When back up arrived at the scene, agents searched the residence from which the aliens had emerged and nearby vehicles.   In a maroon Toyota Tundra, which agents later determined was registered to Hernandez, Border Patrol agents recovered an incriminating ledger.   The ledger documented smuggling activities from Mexico to California from approximately June 30, 2005, until July 15, 2005.   The ledger contained the names of various drivers, guides, and the going rates for cross-border smuggling.   In addition, the name “Diana” (an alias Drewry used) appeared in the ledger along with “x 10” and the date “07-7-2005,” which the jury could find suggested that Drewry was responsible for transporting or arranging transportation for ten undocumented aliens into the United States on July 7, 2005.   The names of the guides and the smuggling price for each alien were all listed.

The ledger identified additional aliens for whom Drewry had responsibility to transport or to make transportation arrangements.   Listed was one alien smuggled on June 30, 2005, twelve aliens on July 1, 2005, two aliens on July 4, 2005, and three aliens on July 11, 2005.   Finally, the ledger indicated that Drewry owed Hernandez $9,000 for driving aliens.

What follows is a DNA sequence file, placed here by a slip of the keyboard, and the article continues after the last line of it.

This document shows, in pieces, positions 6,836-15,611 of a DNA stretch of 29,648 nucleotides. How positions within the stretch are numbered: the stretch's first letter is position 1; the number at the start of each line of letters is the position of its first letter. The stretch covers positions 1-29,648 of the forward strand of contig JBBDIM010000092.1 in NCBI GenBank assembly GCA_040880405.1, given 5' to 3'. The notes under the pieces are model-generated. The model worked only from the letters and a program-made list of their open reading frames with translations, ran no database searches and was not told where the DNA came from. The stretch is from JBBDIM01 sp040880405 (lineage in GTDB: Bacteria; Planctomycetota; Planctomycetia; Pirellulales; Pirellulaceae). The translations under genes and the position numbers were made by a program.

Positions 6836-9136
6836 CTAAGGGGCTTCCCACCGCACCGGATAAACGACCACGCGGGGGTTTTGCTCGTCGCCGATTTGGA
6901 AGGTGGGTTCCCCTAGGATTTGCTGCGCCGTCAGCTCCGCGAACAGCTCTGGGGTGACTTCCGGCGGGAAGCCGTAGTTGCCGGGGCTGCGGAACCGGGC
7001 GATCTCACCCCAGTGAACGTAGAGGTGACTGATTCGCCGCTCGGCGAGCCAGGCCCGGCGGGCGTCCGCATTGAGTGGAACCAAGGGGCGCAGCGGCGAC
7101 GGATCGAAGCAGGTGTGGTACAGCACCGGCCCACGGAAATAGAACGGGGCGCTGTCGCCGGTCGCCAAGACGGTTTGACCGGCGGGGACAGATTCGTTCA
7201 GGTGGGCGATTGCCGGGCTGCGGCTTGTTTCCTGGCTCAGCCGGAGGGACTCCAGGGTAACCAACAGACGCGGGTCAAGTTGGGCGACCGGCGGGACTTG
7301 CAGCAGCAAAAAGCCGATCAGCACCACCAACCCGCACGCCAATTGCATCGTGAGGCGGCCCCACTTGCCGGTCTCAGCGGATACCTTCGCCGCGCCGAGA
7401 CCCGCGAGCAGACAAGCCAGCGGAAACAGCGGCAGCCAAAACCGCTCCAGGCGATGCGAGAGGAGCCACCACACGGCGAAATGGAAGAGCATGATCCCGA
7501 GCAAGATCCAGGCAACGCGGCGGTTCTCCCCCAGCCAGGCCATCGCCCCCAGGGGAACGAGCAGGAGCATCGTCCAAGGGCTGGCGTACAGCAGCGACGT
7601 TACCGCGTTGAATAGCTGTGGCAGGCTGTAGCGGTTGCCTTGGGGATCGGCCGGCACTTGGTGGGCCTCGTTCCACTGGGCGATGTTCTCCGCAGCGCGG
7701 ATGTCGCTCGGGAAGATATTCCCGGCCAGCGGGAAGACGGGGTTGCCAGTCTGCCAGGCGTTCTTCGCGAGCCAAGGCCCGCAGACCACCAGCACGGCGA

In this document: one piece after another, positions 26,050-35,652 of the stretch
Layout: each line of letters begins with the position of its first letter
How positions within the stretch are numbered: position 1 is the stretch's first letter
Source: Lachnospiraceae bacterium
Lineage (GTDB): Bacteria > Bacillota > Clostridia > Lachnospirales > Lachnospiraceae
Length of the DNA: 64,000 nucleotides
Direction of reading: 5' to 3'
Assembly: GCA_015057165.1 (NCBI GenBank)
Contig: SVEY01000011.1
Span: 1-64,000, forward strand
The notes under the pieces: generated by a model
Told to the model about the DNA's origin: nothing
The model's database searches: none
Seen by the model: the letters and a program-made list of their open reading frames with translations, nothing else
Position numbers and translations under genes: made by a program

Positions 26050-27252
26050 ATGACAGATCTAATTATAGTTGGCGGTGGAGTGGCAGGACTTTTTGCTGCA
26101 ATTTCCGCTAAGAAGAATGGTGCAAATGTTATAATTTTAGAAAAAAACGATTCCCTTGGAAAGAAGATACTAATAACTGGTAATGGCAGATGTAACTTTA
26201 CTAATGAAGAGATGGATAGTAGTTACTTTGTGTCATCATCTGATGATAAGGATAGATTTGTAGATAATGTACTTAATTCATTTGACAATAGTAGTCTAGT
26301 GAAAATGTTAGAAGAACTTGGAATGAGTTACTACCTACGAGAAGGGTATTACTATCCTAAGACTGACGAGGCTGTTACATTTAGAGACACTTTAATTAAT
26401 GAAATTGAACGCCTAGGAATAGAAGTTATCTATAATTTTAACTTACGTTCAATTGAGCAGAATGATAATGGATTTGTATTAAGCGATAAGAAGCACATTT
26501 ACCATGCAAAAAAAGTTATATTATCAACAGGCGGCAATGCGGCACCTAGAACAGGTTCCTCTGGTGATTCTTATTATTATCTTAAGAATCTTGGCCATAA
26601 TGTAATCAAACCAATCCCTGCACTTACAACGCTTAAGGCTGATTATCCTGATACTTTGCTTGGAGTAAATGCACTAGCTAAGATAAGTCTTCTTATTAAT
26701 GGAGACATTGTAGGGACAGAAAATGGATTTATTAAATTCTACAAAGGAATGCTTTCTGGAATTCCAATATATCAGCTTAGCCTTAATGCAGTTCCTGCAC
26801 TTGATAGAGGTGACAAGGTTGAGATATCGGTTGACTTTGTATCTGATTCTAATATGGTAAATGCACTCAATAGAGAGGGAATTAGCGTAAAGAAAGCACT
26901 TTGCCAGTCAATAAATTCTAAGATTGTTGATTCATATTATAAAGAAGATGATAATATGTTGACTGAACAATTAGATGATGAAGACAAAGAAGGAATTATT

Border Patrol agents also discovered a journal in the garage of the residence.   The journal, like the ledger, identified other aliens apparently transported across the border, names of foot guides, smugglers, and drivers.   Agents also searched Drewry's purse in which they found an envelope with $1,600 in cash-the market rate for smuggling an alien from Mexico to the United States.